WASHINGTON — If nothing changes in either President Obama’s travel schedule or Edward Snowden’s living conditions over the next few weeks, Obama and Snowden will find themselves in the same city at the same time this September.
For now, the White House isn’t ruling out the possibility — but it isn’t ruling it in either. Snowden’s presence in Moscow could pose a problem for the White House, which has continued to try and navigate a fine line between calling Russia out for not extraditing Snowden and insisting the man behind the NSA leaks doesn’t need to drive a wedge between the U.S. and the Russian regime.
President Obama is scheduled to travel to Moscow in early September to have a one-on-one summit with Vladimir Putin, the man in the middle of the Snowden saga. The Russian president’s government is being lobbied by Obama’s team to extradite Snowden back to the U.S., and simultaneously being pushed by Snowden and his supporters to grant Snowden asylum. While he waits to see what will happen, Snowden is living in Moscow’s Sheremetyevo International Airport.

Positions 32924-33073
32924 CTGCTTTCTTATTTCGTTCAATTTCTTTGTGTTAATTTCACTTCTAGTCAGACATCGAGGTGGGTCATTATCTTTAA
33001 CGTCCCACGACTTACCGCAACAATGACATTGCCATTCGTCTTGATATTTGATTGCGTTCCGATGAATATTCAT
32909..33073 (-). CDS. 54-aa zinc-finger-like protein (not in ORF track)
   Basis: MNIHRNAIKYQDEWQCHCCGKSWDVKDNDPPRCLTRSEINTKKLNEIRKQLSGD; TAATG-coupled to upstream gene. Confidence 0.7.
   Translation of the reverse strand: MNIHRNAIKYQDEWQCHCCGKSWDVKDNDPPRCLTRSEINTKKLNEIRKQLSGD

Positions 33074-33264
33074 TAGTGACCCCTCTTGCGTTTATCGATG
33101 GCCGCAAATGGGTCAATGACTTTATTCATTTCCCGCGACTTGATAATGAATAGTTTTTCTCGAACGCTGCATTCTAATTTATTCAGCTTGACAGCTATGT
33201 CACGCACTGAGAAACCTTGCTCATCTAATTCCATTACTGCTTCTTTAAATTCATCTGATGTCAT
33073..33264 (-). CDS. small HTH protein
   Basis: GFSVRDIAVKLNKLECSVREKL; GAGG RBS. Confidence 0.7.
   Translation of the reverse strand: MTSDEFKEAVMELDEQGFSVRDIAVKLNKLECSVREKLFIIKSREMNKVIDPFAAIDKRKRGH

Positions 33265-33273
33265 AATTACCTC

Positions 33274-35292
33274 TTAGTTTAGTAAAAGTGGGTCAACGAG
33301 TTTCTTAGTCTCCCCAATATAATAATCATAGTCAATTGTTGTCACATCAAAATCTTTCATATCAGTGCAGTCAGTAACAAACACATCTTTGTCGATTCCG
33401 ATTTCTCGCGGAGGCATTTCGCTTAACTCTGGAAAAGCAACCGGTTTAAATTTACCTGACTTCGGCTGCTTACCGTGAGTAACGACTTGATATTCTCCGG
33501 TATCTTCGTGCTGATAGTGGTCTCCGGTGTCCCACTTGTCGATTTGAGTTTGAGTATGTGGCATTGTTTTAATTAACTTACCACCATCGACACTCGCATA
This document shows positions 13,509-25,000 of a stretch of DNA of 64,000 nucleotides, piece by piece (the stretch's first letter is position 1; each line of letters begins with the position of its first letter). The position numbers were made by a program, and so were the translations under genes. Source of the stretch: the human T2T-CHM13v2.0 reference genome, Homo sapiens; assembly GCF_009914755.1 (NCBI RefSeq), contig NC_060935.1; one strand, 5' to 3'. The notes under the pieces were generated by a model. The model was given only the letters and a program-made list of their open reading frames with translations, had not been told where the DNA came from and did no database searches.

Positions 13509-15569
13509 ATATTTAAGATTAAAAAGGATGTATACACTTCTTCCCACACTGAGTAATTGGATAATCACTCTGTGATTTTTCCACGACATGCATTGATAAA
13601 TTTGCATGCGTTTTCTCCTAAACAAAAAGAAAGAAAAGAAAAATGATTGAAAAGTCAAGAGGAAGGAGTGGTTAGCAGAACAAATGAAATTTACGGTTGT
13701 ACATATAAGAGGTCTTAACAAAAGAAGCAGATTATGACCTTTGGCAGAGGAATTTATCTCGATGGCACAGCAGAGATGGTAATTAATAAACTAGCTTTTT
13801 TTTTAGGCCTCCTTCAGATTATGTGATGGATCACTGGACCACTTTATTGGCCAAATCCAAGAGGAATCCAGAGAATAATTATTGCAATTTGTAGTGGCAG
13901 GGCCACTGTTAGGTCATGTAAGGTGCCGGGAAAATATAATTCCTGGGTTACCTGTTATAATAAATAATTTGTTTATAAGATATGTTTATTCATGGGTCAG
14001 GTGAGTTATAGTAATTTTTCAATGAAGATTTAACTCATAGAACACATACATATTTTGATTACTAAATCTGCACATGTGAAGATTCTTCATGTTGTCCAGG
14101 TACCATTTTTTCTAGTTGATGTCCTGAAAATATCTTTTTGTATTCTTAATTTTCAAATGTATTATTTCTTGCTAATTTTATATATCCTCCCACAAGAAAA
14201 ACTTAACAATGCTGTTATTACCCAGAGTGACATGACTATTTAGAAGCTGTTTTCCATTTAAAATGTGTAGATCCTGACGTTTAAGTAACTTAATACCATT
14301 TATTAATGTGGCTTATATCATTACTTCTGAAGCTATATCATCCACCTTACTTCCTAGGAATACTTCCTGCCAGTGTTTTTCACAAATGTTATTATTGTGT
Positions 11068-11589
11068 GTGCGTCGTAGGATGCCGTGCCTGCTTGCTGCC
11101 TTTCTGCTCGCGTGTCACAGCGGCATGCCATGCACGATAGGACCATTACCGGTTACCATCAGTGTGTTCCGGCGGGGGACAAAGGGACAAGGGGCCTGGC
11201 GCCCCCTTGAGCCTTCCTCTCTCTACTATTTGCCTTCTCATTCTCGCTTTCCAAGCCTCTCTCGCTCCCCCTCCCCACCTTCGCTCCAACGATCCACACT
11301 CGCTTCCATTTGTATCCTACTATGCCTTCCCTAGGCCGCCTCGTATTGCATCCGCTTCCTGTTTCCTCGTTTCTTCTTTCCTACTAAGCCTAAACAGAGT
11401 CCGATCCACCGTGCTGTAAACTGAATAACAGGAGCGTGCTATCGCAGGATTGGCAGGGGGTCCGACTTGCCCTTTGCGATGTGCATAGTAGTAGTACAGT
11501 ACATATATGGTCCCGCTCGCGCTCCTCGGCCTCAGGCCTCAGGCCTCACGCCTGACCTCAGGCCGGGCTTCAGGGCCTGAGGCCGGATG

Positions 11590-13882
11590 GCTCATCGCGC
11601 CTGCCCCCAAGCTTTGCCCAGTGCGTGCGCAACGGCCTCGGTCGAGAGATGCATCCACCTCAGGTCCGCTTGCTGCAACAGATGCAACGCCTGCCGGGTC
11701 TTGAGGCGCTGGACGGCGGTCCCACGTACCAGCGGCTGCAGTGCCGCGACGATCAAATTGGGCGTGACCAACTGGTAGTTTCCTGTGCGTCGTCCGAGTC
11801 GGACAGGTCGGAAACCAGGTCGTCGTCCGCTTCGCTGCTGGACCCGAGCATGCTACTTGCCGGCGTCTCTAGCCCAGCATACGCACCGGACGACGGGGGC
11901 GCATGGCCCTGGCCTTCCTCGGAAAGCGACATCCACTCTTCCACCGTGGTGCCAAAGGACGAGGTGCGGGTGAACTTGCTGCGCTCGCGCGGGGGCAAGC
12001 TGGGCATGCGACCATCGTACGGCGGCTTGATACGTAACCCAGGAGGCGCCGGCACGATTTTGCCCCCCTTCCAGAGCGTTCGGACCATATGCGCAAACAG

With the summit approaching, Snowden’s lawyer told reporters Tuesday that his client will be staying in the airport for the time being. That could leave it up to Obama to change his plans if he wants to avoid the circus that will ensue if the two men are in the same city at once.
White House Press Secretary Jay Carney ducked questions about the Moscow trip Tuesday, but said the president’s trip to Russia, where he’s also scheduled to stop in St. Petersburg for a G-20 summit, is still on.
“The president intends to travel to Russia in September,” Carney said. “And I don’t have anything to add to our previous announcements on presidential travel.”
Pressed on Moscow specifically, Carney didn’t answer.
“I’m just saying that the president intends to go to Russia,” he said. Via email, he reiterated the point.
“I really don’t have anything to add to what we’ve announced about the President’s travel,” Carney wrote.